The authors of the Frontiers in Microbiology review postulate that Planctomycete resistance could be attributed in part to their encoding of multiple beta-lactamase enzymes. However, the correlation of resistance to the presence of known resistance genes does not line up too well. I wonder whether it is more a testament to the fact that many of the Planctomycetes may indeed produce cell wall, but do not absolutely require it. In particular I would envision this for those Planctomycetes that divide through budding. And the reasoning here brings us back to the other historically unique diversity of the PVC superphylum that still holds true, the myriad forms of cytokinesis, that often occur without FtsZ (Figure 1).
Though sporting interesting surface structures through extensions of their outer envelope, the Verrucomicrobia mirror the Gram-negative common ancestor to the PVC superphylum in terms of cell wall synthesis and cytokinesis. That is, they contain peptidoglycan, presumably elongate through machinery that includes MreB, and they divide through machinery founded upon FtsZ. But they are just one evolutionary branch of the superphylum. The other branches employ non-standard methods of cytokinesis.
The budding Planctomycetes contain peptidoglycan, but they have evolved to divide without FtsZ through a budding process. FtsZ-less cell division through a budding or blebbing-like process is a hallmark of L-form bacteria, which survive absent a cell wall. Perhaps the budding Planctomycetes can similarly easily adapt to existence without a cell wall in the face of antibiotics. In contrast then, the fission Planctomycetes would be closer to the system of the non-pathogenic Chlamydiae, which likewise contain peptidoglycan throughout their periplasm, yet divide (roughly) down the middle in a manner that would require peptidoglycan synthesis. How can these PVC superphylum members do this, sans FtsZ? Likely, as has been shown for some, the actin homolog MreB has taken on the role of also guiding peptidoglycan synthesis during cell division, not just along the cross-wall during rod morphogenesis.
MreB takes on just such a role during the slightly asymmetric division of pathogenic Chlamydiae, but these obligate intracellular species appear to have also evolved to limit their use of cell wall to just the time when still absolutely essential – cytokinesis, thereby making them less prone to host destruction or antibiotics in the scheme of their entire life cycle. (This is a fascinating story in of itself that might be interesting to go into in a later column.)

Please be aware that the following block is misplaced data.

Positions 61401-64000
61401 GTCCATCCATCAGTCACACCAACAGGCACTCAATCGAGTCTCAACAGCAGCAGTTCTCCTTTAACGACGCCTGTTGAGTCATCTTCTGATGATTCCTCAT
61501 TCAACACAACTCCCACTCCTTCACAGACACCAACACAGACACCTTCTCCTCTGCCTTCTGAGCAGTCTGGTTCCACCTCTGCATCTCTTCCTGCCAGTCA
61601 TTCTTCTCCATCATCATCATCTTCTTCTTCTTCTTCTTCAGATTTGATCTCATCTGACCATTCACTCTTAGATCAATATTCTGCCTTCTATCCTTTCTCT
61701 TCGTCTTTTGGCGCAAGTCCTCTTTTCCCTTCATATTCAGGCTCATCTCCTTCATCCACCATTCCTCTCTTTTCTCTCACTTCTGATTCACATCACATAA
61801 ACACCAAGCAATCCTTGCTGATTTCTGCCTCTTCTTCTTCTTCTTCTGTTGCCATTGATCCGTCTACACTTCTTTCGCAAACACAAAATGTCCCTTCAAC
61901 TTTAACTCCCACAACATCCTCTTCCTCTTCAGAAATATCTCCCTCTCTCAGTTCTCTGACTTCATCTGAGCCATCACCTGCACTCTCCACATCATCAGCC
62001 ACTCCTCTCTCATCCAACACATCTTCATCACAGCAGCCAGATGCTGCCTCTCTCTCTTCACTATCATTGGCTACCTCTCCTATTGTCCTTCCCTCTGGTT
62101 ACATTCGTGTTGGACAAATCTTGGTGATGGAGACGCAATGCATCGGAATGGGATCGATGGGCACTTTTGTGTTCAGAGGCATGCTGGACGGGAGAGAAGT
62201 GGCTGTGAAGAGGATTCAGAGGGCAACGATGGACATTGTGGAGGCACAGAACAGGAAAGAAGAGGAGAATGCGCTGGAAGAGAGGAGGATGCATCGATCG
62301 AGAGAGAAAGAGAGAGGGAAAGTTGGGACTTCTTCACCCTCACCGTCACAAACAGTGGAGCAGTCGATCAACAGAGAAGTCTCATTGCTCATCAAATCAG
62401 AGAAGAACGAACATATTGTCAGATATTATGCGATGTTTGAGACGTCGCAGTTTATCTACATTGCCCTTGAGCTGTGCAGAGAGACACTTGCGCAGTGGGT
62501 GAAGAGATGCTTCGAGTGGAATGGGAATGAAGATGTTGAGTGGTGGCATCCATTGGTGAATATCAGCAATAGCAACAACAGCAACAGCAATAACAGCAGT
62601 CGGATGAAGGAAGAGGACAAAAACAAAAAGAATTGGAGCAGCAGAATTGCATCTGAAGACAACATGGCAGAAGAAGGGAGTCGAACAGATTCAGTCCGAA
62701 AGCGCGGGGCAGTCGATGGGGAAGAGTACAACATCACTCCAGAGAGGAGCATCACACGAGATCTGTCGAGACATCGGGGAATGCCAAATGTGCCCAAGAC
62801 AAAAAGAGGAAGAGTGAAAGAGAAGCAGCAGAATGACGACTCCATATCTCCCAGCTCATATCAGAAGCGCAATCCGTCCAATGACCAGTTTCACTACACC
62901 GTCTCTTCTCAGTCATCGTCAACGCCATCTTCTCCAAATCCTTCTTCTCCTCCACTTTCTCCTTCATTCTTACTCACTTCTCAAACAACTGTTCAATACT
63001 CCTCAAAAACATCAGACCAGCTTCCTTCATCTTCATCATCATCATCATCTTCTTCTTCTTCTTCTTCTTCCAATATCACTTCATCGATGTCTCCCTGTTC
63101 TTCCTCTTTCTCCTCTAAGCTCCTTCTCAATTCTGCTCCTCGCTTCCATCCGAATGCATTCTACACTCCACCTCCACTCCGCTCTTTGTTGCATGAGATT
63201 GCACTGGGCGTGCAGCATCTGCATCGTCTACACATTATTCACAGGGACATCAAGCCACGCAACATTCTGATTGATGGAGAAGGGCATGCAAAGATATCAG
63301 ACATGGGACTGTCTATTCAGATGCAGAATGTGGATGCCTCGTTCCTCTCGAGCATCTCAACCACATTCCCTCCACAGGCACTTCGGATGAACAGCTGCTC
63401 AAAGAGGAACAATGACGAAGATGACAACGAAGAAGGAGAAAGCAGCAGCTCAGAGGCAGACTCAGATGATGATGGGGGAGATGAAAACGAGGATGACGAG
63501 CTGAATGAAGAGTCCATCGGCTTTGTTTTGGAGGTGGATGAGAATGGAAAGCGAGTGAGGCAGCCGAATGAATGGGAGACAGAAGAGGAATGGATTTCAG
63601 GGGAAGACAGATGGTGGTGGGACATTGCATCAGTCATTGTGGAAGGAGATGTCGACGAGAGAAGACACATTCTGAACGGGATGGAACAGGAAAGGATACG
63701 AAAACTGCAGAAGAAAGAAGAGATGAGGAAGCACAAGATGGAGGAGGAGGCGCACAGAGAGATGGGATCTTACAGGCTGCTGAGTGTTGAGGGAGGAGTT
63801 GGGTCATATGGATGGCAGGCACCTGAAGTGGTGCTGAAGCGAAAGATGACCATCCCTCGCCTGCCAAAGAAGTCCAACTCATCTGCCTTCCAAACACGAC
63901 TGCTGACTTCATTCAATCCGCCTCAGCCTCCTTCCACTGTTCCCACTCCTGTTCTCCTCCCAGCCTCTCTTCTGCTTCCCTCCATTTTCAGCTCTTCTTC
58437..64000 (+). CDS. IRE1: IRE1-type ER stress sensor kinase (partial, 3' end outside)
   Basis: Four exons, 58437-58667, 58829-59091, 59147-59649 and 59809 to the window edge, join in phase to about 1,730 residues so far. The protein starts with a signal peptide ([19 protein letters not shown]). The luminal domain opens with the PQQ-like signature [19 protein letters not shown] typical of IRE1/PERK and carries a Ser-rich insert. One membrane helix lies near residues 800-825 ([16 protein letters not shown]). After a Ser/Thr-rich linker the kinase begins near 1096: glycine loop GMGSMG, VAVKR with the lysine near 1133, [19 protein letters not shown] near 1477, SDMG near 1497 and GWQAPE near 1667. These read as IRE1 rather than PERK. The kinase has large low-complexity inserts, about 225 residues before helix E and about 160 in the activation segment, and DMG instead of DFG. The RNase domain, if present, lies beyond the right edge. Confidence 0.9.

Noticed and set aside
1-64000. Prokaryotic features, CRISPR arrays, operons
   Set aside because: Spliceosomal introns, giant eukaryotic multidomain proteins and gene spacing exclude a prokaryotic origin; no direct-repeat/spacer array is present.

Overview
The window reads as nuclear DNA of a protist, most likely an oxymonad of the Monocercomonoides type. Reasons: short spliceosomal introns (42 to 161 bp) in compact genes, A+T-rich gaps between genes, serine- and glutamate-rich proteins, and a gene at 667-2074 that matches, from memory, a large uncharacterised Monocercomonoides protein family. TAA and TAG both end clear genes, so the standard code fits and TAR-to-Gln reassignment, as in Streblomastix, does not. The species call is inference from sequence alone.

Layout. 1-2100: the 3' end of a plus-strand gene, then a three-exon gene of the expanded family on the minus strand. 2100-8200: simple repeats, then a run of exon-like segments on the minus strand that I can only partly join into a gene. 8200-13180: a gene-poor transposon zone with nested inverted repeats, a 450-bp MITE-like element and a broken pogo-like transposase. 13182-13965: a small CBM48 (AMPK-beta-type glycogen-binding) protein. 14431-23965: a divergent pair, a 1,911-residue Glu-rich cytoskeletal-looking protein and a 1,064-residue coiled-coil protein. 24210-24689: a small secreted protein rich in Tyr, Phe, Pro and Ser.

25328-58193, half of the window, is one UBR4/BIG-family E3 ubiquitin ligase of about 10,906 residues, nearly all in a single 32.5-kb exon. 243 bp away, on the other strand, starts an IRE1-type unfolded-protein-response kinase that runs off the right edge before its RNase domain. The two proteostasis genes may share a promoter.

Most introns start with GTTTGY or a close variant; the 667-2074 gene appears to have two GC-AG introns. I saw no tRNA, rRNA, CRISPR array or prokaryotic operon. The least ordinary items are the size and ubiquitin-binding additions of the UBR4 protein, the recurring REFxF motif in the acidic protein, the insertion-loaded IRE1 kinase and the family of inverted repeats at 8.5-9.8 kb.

How did each of these alternative routes evolve, and what combination of bacterial and host selective pressures may have been involved? While the role of MreB for linking cell wall and division is known in some cases, for most it is, at this point, just conjecture. Perhaps most ripe for Talmudic speculation (as we are prone to here): How does the diversity of division mechanisms/players and peptidoglycan deployment relate to the well-defined endomembrane system that PVC superphylum members have often become noted for? Does the evolution of expansive endomembrane systems create a need for less reliance on strict morphology / division links, favoring a budding- like system? Did such a system lead to the replacement of FtsZ (the tubulin ancestor) with MreB (the actin ancestor) that ultimately gave rise to the actin-myosin division machinery of animals?
Somehow, even though the PVC superphylum members now look a little bit more 'normal' to our expectations for Domain Bacteria, they still hold on to significant exotic intrigue.
Daniel is an Assistant Professor in the Biology Department of Canisius College in Buffalo, New York. He teaches courses in the freshman and sophomore introductory sequence, General Microbiology, and an integrated Environmental & Pathogenic Microbiology course. In his lab he focuses on undergraduate research mentoring through projects on bacterial cell division and phage factors that subvert the bacterial cytoskeleton. In addition to science, he enjoys reading, writing, and film. He can be found on Twitter and his book reviews at Reading 1000 Lives or on Goodreads.
Front page: Cryo-electron tomography micrograph and reconstructed, averaged tomographic slice subframes of Planctomyces limnophilus cells. Source